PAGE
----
Breaking the fourth wall in AI reasoning
In theater, the 4th wall refers to an invisible, imagined wall separating the actors from the audience. A similar concept is prevalent in many AI reasoning mechanisms for multiagent systems, where a reasoning agent is assumed to be behind an imaginary wall that separates it from the actors it observes, preventing it from explicitly communicating its plans and beliefs.
This 4th wall can be manifested as a complete lack of communication or as an inability to observe and leverage existing communication mechanisms. The 4th wall assumption simplifies the agent’s task by limiting its options, but may also limit the agent’s ultimate effectiveness.
In my research I am interested in a methodical evaluation of such 4th wall assumptions in AI and how they can be relaxed in order to design better reasoning agents. In this talk, I will present two instances of AI problems where we relaxed the 4th wall assumption.
The first instance is plan recognition, where an observer hypothesizes about the plan of an actor given a sequence of observations. The actor can only communicate with the observer by executing a legible plan, but it is assumed that no explicit communication takes place. In a work called Sequential Plan Recognition, this assumption is relaxed by a sequential process that augments the recognition process with queries initiated by the observer regarding the actor's plans.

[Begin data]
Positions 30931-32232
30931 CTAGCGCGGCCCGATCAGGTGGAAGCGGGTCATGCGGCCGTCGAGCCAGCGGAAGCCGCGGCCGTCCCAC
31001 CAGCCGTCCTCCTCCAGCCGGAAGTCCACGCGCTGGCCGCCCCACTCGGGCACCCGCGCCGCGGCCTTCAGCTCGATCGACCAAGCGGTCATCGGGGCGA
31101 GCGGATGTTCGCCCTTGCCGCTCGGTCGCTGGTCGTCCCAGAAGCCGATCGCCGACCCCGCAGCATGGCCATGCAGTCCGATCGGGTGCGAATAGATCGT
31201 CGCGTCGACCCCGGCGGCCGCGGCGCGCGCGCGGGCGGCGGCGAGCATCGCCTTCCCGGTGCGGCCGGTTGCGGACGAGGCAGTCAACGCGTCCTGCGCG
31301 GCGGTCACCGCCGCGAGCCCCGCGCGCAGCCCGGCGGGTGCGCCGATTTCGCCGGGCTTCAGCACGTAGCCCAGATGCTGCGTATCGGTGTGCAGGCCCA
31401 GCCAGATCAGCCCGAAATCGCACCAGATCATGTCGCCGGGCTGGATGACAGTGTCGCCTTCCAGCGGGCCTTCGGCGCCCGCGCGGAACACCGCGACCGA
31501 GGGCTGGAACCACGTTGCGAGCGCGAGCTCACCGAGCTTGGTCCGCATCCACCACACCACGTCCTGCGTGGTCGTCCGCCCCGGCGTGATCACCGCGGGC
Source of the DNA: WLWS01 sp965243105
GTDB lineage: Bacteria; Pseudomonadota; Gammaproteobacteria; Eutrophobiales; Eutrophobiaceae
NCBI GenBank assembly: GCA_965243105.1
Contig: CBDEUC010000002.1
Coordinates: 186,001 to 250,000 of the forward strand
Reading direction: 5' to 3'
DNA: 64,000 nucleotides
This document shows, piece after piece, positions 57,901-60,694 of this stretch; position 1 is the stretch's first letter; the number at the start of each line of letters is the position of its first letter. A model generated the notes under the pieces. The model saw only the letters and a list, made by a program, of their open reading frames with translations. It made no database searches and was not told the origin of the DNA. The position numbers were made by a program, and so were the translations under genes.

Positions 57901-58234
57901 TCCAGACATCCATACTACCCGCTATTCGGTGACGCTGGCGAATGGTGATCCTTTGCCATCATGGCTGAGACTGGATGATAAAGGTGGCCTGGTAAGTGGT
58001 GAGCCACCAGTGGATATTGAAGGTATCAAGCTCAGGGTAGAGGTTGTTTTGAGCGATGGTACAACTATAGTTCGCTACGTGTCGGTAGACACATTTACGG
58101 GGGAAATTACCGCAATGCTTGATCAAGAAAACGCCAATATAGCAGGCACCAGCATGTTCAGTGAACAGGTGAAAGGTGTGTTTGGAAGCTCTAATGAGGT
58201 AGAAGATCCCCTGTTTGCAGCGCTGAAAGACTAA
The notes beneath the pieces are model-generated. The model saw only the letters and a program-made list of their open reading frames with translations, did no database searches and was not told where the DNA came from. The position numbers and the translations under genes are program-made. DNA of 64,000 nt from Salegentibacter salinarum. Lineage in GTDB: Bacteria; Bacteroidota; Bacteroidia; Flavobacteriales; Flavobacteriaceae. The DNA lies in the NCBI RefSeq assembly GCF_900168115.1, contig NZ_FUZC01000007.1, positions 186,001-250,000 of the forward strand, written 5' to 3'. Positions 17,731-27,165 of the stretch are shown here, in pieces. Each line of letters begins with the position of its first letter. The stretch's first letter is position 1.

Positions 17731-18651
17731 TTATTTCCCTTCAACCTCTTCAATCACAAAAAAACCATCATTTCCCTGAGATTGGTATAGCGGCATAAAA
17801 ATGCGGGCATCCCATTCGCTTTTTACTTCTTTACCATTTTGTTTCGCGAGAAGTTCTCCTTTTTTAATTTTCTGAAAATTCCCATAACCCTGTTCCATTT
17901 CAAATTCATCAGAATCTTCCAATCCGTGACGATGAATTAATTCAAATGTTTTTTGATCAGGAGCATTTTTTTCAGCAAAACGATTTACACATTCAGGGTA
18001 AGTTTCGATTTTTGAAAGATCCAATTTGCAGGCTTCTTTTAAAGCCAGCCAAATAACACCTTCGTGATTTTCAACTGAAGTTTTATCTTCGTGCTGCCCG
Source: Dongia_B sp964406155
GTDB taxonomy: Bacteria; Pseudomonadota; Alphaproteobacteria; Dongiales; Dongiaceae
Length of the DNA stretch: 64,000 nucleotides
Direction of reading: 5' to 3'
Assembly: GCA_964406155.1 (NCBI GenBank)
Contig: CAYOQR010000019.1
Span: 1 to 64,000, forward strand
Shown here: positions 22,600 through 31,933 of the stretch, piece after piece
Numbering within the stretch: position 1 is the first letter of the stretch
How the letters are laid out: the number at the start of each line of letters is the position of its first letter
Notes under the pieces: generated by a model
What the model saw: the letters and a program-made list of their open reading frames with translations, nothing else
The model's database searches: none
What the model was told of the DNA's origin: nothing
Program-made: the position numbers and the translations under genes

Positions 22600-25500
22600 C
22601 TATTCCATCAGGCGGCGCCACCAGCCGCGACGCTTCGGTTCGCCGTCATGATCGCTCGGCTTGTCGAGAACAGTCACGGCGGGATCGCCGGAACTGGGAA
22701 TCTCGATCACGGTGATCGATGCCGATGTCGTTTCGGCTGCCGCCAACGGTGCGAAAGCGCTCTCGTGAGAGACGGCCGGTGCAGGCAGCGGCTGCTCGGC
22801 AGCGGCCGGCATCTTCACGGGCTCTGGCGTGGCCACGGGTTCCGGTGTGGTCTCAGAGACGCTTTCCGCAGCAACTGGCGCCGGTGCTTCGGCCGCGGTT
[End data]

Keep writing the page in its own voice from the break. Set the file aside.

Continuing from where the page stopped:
The second instance is ad hoc teamwork, the problem of collaborating with new agents without the ability to pre-coordinate. A common assumption in this research area is that the agents cannot communicate. However, just as two random people may speak the same language, autonomous teammates may also happen to share a communication protocol. Our recent work considers how such a shared protocol can be leveraged, introducing a means to reason about Communication in Ad Hoc Teamwork (CAT).